Today, in a heated 5-4 decision, the Supreme Court held that for-profit corporations can exercise their so-called religious conscience in order to restrict employees' access to contraceptives. The ruling in Sebelius v. Hobby Lobby Stores, Inc., absurdly holds that the contraceptive coverage granted by the Affordable Care Act creates a "significant burden" on a corporation's free exercise of religion.
How could this be? This Alice in Wonderland ruling is based not on the Constitution, but on the Religious Freedom Restoration Act (RFRA), a statute. This statute was adopted by Congress and must be repealed by Congress.
The main justification for this decision is the Supreme Court's holding that RFRA protects Hobby Lobby from the generally applicable rules of the Affordable Care Act.
The Freedom From Religion Foundation's amicus brief by noted state-church attorney Marci A. Hamilton (joined by groups advocating for the rights of victims of religious abuse), was the only brief before the Supreme Court that argued that RFRA is unconstitutional. Our important brief points out that RFRA "accords religious believers extreme religious liberty rights that yield a political and fiscal windfall in violation of the clearest commands of the Establishment Clause."
A public outcry is in order. FFRF needs your help to tell Congress that RFRA is a bad law that must be repealed.
Today's decision is both dangerous and unprecedented. During oral arguments, counsel for the government, Solicitor General Donald Verrilli, noted that a decision in favor of Hobby Lobby would be "the first time under the Free Exercise Clause or under RFRA in which [the Supreme Court] or any court has held that an employer . . . may be granted an exemption that extinguishes statutorily guaranteed benefits of fundamental importance."
Today's ruling ignored the rights and needs of thousands of female Hobby Lobby employees, and millions of women nationwide who work at for-profit corporations. Women workers must not be at the mercy of employers who happen to be religious fanatics who want to intrude into private reproductive decisions that are none of their business. Rather than protecting women workers' right to health care and women's freedom of conscience, the Court has turned its back on them in the name of "religious liberty." This is untenable.
This damaging decision opens the floodgates for corporations, interested only in increasing their bottom line, to claim religious objections to a variety of generally applicable laws. The Court arbitrarily claims its decision would not necessarily allow a corporation to claim a similar religious objection to blood transfusions, vaccines, or mental health services, or create a religious right to discriminate on the basis of sex, sexual orientation or race. But very obviously, the ruling creates mischievous precedent that will haunt the next generation of litigation.
Please immediately call, email and write:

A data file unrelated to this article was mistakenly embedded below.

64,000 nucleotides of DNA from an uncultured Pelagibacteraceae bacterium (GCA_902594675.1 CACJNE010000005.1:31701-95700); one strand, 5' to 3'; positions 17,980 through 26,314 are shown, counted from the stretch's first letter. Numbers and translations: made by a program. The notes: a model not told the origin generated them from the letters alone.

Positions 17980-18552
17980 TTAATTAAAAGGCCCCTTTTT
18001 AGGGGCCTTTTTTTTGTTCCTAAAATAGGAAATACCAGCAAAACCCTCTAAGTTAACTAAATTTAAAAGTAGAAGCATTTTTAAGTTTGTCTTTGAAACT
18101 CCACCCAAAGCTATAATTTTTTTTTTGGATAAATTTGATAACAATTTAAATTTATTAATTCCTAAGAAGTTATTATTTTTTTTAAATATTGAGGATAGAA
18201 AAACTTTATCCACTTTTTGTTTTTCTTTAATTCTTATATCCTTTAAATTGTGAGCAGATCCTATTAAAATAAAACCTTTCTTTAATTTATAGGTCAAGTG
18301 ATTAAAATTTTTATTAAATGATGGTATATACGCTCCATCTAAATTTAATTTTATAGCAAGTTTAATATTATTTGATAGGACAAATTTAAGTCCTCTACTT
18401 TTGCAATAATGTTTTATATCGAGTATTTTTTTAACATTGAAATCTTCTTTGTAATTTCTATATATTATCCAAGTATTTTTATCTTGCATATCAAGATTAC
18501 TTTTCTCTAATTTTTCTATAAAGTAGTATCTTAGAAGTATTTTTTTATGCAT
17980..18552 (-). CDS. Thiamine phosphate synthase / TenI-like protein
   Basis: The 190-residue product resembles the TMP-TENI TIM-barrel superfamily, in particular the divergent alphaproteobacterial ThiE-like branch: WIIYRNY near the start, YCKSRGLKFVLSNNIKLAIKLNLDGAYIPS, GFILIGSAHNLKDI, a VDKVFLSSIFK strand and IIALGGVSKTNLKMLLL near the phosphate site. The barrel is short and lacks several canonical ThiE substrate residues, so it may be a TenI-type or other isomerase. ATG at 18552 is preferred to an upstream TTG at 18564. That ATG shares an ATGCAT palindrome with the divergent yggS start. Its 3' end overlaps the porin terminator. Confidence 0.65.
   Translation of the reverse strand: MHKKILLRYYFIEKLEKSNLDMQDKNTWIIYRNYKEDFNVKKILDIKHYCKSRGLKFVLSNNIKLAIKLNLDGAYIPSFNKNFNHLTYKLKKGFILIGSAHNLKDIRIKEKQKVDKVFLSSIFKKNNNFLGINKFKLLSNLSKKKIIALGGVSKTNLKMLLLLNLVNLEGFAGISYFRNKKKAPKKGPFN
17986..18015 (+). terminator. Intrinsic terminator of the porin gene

Demand that your representatives in Congress uphold women's rights over religious wrongs, and restore some semblance of fairness to our corporate system, by repealing RFRA now.
Use your own words if possible, or cut and paste any of the wording below. Always identify yourself as a constituent. (Also see FFRF's statement on the Hobby Lobby ruling for more arguments.)
I am writing as your constituent to urge you to take action in the wake of the Supreme Court's unprecedented decision in Sebelius v. Hobby Lobby Stores, Inc. Please take action to repeal the misguided Religious Freedom Restoration Act, which has been used to decide that a corporation trumps the civil and reproductive rights of women workers to choose their own form of contraception.
I'm dismayed and frightened by the implications of this decision, which puts the personal religious views of corporate executives above the rights of tens of thousands of employees. Corporations are not people and a corporation cannot practice religion. Yet the Supreme Court has ruled that the access to contraceptive coverage granted by the Affordable Care Act creates a significant burden on a corporation's free exercise of religion. The decision is completely divorced from reality!
The main justification for this outlandish decision is the Supreme Court's holding that the Religious Freedom Restoration Act (RFRA) protects Hobby Lobby from the generally applicable rules of the Affordable Care Act. Regardless of Congress's original intent, RFRA has become an untenable law. It carves out vast exceptions to neutral laws that only certain religious sects can claim. In the corporate context, this provides an unfair competitive advantage to any corporation willing to claim that it has a religious objection to a regulation.
Employers should not have a right to deny fundamental rights to employees in the name of "religious liberty." Please introduce or sign onto a bill to repeal RFRA immediately.